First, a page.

The long-anticipated petition appealing the landmark Bilski decision of the U.S. Court of Appeals for the Federal Circuit is being filed at the Supreme Court today, setting the stage for a showdown over whether so-called "business methods" -- processes and procedures, not widgets -- are patentable.
"This is the fundamental question of patent law," says J. Michael Jakes, partner at Finnegan, Henderson, Farabow, Garrett & Dunner, who is taking the case to the high court. "It doesn't just affect business methods, but software and the biotech industry as well."
In last October's Bilski decision, an en banc majority of the federal circuit ruled that a process for anticipating and hedging risk in commodities markets did not deserve a patent, because it was not tied to a machine, and did result in a physical transformation. The ruling sent shock waves through the patent law world, with critics saying the decision would slow innovation in the areas of information technology and financial services, where patents are sought -- and had been granted -- for new processes that are less tangible than a physical invention.
But as we reported here when the decision was issued, some analysts said the decision brought the federal circuit more in line with current Supreme Court sentiment against broad interpretation of patent law. So, will the Supreme Court accept and grant the petition filed today, or let the federal circuit ruling stand?
Jakes thinks the high court has already expressed interest in resolving the issue and will give his petition close consideration. He also disputed the notion that the Supreme Court would find the federal circuit's Bilski ruling compatible with its patent law views. "The Supreme Court, given the opportunity, has never said this was the test." Jakes also points to the fact that the federal circuit, on its own motion, heard the Bilski case en banc, as a signal to the justices that the case warrants high court attention.
Jakes urges the Court to "return to first principles" and allow patents for any innovation other than "abstract ideas and the laws of nature." He rejects hypotheticals suggesting that under that broader view, for example, someone could patent a new way of pitching a curve ball. Other tests for obviousness and innovation would kick in, he says. "It would have to be an amazingly non-obvious or new way of throwing a curve ball to be patented," Jakes says. "There's nothing new about throwing a curve ball." Supreme Court baseball aficionados like Samuel Alito Jr. and John Paul Stevens might like to debate that proposition.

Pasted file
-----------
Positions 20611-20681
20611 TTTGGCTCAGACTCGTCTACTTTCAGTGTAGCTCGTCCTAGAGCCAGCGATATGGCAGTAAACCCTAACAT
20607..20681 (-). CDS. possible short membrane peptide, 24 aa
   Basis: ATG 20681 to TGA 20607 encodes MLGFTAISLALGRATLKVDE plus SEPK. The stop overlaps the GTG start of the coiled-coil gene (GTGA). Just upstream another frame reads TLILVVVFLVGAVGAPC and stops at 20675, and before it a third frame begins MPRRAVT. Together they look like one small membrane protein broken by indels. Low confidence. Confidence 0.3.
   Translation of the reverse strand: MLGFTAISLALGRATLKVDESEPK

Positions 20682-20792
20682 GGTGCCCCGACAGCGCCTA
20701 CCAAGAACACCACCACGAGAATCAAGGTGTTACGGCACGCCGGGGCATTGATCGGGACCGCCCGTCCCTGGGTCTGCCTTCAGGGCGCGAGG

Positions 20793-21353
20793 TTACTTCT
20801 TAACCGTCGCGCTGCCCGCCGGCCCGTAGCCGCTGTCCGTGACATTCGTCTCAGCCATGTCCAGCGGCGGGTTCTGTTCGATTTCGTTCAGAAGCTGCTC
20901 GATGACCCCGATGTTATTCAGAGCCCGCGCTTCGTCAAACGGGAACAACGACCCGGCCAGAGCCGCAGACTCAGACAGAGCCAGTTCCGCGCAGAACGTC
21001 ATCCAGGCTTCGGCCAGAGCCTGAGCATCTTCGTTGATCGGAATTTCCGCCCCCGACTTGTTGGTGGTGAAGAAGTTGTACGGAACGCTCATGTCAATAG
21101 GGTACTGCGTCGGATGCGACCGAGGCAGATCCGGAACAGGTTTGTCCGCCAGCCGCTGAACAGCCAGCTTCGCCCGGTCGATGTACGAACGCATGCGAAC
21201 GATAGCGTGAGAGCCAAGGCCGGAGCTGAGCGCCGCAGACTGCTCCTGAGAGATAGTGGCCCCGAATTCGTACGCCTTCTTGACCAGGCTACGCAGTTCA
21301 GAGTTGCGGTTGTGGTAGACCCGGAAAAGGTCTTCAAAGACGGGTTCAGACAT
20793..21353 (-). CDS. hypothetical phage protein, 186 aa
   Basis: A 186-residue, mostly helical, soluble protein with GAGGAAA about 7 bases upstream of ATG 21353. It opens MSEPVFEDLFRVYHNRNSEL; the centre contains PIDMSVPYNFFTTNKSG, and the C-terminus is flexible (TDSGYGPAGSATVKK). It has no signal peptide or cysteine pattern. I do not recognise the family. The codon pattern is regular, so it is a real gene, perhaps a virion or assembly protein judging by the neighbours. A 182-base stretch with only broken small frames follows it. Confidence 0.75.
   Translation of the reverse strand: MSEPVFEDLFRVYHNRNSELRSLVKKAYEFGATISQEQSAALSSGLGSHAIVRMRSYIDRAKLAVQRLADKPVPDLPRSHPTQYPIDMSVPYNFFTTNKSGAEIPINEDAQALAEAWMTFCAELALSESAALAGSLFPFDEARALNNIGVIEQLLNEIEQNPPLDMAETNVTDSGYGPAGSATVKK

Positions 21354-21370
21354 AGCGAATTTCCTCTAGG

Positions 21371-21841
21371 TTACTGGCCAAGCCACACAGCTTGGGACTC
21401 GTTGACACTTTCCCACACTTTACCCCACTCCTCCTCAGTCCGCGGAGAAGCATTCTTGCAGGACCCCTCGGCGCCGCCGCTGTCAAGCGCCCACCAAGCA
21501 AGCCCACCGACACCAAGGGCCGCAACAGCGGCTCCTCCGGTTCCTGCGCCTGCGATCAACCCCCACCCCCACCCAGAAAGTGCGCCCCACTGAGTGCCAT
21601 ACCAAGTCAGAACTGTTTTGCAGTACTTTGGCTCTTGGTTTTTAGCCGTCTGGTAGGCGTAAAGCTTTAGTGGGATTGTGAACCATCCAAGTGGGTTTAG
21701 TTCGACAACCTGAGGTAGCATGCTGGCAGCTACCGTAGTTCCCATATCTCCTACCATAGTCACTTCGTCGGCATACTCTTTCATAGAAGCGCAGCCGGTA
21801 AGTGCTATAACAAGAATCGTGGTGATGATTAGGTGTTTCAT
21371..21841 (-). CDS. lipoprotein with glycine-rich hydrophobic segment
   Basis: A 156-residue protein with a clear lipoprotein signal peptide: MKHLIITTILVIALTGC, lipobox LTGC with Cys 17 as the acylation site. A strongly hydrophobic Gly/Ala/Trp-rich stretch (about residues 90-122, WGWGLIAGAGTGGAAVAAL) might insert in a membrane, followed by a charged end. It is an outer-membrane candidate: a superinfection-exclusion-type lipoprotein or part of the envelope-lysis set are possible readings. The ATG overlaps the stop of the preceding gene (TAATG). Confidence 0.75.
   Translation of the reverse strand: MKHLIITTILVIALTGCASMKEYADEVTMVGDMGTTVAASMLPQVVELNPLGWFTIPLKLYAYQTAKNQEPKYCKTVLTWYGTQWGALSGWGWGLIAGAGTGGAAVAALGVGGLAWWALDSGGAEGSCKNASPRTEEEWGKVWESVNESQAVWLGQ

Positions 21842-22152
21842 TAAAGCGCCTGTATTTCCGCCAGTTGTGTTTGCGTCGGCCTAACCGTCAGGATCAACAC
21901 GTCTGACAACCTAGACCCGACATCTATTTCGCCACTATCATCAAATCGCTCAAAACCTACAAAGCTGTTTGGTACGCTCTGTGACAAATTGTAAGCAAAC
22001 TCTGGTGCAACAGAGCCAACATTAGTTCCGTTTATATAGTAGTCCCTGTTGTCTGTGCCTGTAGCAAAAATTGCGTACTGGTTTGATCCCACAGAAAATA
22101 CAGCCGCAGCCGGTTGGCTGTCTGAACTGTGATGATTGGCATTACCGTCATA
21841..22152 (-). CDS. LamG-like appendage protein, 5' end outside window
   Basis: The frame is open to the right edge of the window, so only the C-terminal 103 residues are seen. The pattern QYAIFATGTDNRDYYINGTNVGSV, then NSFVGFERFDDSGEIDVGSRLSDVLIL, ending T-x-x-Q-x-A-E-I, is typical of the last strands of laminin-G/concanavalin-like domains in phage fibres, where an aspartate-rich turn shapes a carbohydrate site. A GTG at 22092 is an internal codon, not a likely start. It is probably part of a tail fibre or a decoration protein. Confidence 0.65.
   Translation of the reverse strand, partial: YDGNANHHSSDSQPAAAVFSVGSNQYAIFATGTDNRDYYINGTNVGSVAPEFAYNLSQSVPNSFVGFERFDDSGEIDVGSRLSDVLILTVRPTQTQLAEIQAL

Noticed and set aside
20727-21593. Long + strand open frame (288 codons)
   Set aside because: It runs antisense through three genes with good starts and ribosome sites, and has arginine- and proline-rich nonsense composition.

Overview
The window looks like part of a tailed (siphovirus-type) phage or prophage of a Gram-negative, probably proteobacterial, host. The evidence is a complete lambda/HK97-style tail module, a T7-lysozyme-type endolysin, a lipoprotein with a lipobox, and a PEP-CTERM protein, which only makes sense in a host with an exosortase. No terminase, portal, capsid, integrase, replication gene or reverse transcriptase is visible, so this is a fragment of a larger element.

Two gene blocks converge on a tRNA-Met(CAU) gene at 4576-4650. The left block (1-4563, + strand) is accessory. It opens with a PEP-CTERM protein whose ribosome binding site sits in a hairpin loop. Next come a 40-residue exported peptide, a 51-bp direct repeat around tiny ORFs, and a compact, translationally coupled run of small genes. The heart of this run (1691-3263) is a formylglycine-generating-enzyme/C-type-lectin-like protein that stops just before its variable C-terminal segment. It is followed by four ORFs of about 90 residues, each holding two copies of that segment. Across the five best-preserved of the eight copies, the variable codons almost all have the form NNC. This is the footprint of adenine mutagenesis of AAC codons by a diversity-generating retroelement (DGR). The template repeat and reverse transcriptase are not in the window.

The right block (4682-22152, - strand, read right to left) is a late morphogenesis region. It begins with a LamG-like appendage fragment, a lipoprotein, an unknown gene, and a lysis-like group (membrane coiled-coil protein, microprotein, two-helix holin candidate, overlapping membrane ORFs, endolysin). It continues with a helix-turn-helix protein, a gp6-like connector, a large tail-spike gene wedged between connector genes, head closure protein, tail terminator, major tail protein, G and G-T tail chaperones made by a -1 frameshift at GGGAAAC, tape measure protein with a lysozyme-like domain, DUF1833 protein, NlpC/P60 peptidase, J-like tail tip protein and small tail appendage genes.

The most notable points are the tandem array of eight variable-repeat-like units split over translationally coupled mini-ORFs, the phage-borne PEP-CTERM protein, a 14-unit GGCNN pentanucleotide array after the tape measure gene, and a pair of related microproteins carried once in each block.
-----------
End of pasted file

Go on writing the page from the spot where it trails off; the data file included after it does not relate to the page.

When the Bilski case was before the federal circuit, Jakes was the author of one of 38 amicus curiae briefs arguing for a broad interpretation that would allow business methods to be patented. After the decision came down, Jakes says he was introduced to officials of Equitable Resources Inc., the natural gas company that owns the patent application at issue, which was filed by inventors Bernard Bilski and Rand Warsaw. Equitable gave Jakes the nod. Jakes has more than 20 years of appellate experience in the patent field, and clerked for the legendary Giles Rich, the late federal circuit judge who wrote the State Street Bank decision, which dealt with business method patents.
At the widely read Patently-O patent law blog Dennis Crouch yesterday was wondering whether Bilski is the right vehicle for the Court to decide the business methods question. "Issues of obviousness would almost certainly cloud" the case, Crouch said, adding, "There are many other potential cases in the pipeline, and the Supreme Court may properly wait to see how the new Bilski rule develops before weighing in."